A review of Designing Greenways: Sustainable Landscapes for Nature and People (Second Edition), edited by Paul Cawood Hellmund and Daniel Somers Smith. 2006. ISBN 1-55963-325-5. Island Press, Washington. 270 pages.
Greenways (GW)—from wide wild areas to narrow urban trails—are linear bands of land and water designed and managed for multiple purposes such as nature conservation, flood water management, water quality protection, recreation and many other social functions. Revalued since the middle of last century, when ecology became prominent in planning and design, and strengthened by a solid theoretical framework (island biogeography and landscape ecology) and by analysis tools such as GIS and remote sensing, GW have a renewed popularity through their significant social and ecological functions, performing many services at the same time.
In this collaborative manual editors Paul Cawood Hellmund and Daniel Somers Smith explain the biophysical natural and social ecological functions of GW, and how they can help to solve fragmentation, conservation and functional problems of the landscape in a changing world adding value to ecosystems and people alike.
Paul C. Hellmund is an educator, landscape planner + designer, director of the Conway School of Landscape Design in western Massachusetts, North America. His co-author, Daniel Somers Smith has a background in forest science and is an educator in environmental studies. Other chapters that complete the work are due to R.F. Noss, M.W Binford, R. J. Karty and L. Fisman. In their contributions all authors emphasize the imperative to find a balance between nature and people being creative and critical as a key factor in building sustainable landscapes through collaborative and adaptive design.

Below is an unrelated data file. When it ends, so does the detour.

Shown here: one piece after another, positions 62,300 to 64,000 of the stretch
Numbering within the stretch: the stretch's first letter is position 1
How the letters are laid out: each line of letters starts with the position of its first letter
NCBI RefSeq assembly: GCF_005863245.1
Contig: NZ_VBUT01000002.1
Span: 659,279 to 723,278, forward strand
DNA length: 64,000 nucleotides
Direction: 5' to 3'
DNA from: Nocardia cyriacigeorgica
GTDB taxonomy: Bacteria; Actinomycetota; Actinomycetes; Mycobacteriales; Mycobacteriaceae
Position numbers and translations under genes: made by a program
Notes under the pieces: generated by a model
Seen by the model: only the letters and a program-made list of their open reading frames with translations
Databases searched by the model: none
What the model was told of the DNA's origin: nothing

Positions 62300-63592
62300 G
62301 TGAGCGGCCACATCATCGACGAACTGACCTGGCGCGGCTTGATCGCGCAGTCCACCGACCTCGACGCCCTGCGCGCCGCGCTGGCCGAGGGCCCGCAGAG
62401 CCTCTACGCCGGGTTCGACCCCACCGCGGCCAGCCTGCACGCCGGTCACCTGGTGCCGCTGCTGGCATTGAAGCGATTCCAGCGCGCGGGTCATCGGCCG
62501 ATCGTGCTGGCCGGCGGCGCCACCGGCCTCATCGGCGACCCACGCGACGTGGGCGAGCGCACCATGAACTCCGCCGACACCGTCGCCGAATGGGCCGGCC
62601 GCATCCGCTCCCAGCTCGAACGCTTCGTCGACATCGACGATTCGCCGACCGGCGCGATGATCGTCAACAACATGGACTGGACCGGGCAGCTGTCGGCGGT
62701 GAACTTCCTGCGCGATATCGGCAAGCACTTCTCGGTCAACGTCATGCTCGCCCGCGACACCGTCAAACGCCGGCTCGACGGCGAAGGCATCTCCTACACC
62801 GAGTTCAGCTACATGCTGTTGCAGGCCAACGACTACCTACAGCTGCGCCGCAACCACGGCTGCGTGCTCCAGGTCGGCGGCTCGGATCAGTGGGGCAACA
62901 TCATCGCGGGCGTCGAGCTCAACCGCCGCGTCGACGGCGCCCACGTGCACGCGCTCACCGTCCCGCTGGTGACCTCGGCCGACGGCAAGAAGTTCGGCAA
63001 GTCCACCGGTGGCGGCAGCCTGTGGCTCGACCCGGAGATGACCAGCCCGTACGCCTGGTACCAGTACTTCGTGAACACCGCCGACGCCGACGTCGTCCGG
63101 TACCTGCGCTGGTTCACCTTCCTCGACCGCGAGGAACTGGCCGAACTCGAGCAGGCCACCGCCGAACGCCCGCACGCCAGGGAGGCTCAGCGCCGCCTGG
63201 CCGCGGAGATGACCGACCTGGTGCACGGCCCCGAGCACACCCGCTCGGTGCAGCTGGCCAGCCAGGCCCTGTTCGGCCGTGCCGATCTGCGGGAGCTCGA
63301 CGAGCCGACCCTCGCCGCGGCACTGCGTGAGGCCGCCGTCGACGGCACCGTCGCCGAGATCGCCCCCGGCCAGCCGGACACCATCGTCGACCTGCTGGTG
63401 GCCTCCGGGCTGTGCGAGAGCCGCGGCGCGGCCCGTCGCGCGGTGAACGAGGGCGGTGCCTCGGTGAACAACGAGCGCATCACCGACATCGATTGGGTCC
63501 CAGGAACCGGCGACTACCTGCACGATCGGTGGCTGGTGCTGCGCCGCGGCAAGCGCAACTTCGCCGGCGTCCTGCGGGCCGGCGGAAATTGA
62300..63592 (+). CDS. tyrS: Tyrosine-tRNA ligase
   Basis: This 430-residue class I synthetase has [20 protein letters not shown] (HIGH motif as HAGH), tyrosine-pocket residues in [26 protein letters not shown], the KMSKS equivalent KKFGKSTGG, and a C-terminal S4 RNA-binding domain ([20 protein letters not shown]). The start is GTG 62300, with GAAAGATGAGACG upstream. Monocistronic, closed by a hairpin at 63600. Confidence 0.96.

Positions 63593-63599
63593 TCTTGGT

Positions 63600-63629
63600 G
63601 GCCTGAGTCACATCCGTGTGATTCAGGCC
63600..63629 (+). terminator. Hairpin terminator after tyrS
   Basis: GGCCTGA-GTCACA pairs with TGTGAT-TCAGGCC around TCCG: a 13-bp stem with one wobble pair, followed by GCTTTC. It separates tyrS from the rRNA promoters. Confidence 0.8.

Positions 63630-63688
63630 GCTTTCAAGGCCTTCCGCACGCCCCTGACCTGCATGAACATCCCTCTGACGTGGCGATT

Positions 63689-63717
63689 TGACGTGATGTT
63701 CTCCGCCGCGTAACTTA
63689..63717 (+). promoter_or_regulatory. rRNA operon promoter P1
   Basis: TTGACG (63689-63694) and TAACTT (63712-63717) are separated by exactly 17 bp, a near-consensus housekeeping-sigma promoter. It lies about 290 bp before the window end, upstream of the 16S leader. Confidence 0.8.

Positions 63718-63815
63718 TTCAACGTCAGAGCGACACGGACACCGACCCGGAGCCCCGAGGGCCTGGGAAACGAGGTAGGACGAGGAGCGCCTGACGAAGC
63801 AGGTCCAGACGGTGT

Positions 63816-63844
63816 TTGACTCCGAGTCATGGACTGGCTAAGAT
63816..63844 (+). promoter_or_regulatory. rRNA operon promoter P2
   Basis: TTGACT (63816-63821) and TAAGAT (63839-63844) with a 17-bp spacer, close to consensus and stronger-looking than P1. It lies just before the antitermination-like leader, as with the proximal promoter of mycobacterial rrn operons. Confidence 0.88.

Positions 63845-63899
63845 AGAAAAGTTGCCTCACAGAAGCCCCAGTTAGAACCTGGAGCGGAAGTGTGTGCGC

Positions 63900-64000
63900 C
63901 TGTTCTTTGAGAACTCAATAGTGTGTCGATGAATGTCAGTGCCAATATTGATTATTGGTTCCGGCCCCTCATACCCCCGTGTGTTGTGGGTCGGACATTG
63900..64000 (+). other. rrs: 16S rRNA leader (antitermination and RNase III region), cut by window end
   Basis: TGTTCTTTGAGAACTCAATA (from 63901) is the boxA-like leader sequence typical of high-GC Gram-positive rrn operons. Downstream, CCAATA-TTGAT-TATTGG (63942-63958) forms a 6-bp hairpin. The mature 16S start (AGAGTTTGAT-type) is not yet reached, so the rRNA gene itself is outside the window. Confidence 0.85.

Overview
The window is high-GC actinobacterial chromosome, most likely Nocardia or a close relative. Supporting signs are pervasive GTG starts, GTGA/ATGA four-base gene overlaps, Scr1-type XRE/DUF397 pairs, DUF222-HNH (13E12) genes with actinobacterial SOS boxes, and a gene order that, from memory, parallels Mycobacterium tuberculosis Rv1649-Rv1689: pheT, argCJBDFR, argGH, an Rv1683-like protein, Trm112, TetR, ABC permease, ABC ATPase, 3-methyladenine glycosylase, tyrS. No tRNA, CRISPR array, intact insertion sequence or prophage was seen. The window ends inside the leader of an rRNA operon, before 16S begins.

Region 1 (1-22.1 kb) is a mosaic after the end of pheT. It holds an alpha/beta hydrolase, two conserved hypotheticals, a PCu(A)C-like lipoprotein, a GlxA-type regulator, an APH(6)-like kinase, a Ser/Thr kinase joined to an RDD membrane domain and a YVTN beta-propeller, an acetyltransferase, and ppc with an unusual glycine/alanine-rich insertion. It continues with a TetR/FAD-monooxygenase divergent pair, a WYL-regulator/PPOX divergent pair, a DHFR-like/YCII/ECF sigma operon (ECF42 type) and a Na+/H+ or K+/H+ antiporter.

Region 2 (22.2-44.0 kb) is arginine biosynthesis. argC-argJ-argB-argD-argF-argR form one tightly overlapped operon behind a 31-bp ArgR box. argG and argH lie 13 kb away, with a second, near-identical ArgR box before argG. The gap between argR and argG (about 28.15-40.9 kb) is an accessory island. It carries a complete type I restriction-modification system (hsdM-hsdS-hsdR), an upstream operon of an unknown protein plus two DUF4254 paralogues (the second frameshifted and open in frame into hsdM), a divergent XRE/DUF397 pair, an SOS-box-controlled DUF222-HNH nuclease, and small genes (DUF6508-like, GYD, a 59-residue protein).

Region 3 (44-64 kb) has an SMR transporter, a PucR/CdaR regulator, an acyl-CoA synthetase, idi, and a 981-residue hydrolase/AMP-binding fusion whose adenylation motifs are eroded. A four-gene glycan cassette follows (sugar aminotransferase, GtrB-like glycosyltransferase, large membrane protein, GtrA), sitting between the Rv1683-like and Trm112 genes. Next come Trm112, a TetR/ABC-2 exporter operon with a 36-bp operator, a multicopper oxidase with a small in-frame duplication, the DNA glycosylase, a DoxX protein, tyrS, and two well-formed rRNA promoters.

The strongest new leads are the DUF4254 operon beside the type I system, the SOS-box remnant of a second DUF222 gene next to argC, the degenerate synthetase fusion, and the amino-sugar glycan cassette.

Designing Greenways belongs to a series books with mentors such as Design with Nature (McHarg 1969), The Granite Garden: Urban Nature And Human Design, (A. W. Spirn 1985), and more recent books such as Green Infrastructure: Linking Landscapes and Communities (M.A. Benedict and E.T. McMahon, 2006), Sustainable Infrastructure: The Guide to Green Engineering and Design (S. Bry Sarte 2010), Green Infrastructure: A Landscape Approach (D.C. Rouse and I. F. Bunster-Ossa 2013), just to mention a few. All these works have a common theme: the aim to broadcast the benefits of green infrastructure taking advantage of the natural landscape as mitigation efforts in a world of social and ecological fragmentation.
The six chapters Designing Greenways, including a special chapter on riparian GW (Chapter 4) present definitions, conceptual theoretical and practical frameworks, scientific knowledge based on an abundant bibliography and case studies, describing the multidimensional GW functions and various human activities that impact corridors. Chapter 5 gives a framework to understand the connections and relationships between Society and Nature.
The key chapter in this book (chapter 6) provides a useful method in five stages to guide the conceptualization and planning of GW projects. This tool, of great use for applications in design, integrates concepts and technical outfits from previous chapters.